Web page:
The service liaised with commissioning authorities to meet people’s needs and enhance the quality of the lives of people who used the service. People were supported towards the end of their lives and their wishes were respected.

Staff felt they had support from the office staff and the management team. They described to us having confidence to contact the office or the managers directly to discuss safeguarding and other concerns. During our inspection we observed staff carrying out tasks to support people in the community.

The numbers of staff employed in the service was monitored by the registered manager and recruitment processes were carried out when necessary. Pre-employment checks were carried out before staff could start working in the service. Staff underwent an induction and they confirmed to us they received annual training updates. They were also supported through the use of supervision meetings with the registered manager and annual appraisal

Inspection areas



Updated 29 December 2018

The service provided safe care.

People were provided with safe care by staff who knew and understood risks and took actions to mitigate them.

People�s medicines were safely administered.

Staff were trained in how to safeguard people.



Updated 29 December 2018

The service was effective.

Staff supported people to maintain good health.

The service obtained people's consent to provide their care which also included specific permission for staff to administer their medicines.

A staff training plan was in place and staff confirmed they were well supported with training to meet people's needs.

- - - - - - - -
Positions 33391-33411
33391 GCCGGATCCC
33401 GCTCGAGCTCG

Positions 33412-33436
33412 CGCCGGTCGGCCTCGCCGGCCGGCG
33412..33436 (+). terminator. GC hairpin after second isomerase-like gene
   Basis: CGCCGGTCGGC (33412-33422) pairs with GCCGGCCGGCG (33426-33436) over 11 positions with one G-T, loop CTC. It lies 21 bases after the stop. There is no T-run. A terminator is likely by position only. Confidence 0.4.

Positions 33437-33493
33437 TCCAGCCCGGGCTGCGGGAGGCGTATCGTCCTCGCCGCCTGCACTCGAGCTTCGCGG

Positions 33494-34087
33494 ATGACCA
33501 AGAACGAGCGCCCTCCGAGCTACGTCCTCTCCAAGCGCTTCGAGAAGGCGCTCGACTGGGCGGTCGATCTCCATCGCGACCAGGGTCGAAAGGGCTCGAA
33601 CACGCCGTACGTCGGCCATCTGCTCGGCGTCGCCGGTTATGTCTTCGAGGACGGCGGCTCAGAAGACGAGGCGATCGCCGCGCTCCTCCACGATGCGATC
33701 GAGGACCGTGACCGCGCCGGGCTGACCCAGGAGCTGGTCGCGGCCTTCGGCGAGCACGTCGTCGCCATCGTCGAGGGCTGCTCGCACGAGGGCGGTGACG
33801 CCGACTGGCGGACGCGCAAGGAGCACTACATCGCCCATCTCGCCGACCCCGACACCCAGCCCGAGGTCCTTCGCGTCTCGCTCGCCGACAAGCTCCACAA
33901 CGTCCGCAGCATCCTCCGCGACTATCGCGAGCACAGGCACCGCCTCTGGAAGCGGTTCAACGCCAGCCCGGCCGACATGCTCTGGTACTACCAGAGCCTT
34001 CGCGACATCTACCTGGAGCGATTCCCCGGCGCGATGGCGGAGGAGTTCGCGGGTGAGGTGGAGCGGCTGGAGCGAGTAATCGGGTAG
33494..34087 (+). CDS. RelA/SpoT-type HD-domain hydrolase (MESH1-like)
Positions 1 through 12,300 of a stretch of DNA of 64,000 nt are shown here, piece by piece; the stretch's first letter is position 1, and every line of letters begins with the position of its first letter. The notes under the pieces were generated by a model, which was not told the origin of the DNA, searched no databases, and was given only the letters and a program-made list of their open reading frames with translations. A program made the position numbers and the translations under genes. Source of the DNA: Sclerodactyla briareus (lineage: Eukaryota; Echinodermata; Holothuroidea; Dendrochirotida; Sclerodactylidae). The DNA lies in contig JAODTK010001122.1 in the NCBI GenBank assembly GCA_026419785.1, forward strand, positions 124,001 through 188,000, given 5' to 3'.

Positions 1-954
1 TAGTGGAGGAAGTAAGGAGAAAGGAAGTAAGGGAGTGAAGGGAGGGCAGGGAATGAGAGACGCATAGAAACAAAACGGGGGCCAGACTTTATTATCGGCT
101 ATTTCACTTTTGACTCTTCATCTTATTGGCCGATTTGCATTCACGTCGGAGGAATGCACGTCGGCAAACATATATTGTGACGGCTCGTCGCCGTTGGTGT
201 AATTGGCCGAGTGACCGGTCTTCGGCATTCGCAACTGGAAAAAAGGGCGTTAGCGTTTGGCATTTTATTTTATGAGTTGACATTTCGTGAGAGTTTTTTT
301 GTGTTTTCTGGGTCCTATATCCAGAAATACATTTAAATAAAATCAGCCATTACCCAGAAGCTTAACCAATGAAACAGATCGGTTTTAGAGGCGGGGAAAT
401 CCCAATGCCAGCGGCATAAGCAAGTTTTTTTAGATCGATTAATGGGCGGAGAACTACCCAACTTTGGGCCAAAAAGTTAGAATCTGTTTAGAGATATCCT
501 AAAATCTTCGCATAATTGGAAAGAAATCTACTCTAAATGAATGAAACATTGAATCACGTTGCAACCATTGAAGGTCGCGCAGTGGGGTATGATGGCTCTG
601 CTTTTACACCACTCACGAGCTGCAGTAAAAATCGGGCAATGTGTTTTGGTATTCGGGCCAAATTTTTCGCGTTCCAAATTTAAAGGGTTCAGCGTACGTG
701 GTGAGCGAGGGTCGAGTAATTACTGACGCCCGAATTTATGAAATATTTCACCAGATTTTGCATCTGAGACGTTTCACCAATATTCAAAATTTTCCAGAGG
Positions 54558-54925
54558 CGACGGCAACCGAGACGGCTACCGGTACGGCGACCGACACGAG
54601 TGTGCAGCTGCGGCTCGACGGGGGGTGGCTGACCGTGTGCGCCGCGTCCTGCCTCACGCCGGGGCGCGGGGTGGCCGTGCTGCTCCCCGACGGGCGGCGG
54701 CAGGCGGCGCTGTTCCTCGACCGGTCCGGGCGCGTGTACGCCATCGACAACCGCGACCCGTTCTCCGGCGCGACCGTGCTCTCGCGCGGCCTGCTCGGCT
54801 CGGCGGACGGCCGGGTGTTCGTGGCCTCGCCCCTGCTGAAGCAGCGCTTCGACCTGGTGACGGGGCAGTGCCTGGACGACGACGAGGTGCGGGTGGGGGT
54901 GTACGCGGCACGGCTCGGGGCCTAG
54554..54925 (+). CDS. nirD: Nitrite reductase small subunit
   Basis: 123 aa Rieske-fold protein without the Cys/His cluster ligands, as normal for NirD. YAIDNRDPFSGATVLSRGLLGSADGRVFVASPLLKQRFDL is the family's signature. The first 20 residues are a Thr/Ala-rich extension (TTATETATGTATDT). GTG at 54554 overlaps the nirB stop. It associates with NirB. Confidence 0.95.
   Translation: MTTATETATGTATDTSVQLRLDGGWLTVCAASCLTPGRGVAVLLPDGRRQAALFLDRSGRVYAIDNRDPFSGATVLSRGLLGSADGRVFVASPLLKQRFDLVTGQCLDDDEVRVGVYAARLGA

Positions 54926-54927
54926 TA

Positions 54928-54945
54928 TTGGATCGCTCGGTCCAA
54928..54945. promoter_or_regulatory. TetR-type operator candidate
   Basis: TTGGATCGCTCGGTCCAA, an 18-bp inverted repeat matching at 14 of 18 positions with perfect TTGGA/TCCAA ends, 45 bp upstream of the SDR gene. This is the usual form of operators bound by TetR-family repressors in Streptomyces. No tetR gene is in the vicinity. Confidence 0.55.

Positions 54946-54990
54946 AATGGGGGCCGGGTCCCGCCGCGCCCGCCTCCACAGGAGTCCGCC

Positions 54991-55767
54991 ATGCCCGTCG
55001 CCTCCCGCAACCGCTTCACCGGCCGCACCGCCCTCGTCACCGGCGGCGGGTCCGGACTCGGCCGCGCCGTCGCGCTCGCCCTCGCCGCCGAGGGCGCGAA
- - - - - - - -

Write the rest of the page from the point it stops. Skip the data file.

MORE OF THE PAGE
Updated 29 December 2018

The care provided by staff was outstanding.

People and their relatives held the service in high regard and valued the care they provided. Staff knew what people liked and successfully worked to promote people's well-being and comfort.

The service worked closely with relatives to care for the family members. This resulted in everyone benefitting from the caring nature of the staff.

There were many examples of an exceptionally caring service.



Updated 29 December 2018

The service was responsive.

People's care plans reflected their needs and provided accurate guidance to staff on how people's needs should be met.

The provider had a complaints policy and treated any complaint as a serious matter.

End of life care was provided and people's wishes about how they wished to spend their time towards the end of their life were respected.



Updated 29 December 2018

The service was well led.

The provider and the registered manager were committed to continuously learning and improving their service. They were highly responsive to feedback.

There was a 'can-do' culture in the service resulting in resources being sourced for people and their wishes being carried out. Relatives were relieved at the flexibility of the service to respond to people's needs.

The service took an integrated approach and worked closely with relatives to develop a team around each person. Managers were open, honest and transparent and had agreed to share how they had improved their rating in a CQC publication, 'Driving Improvement' published in June 2018.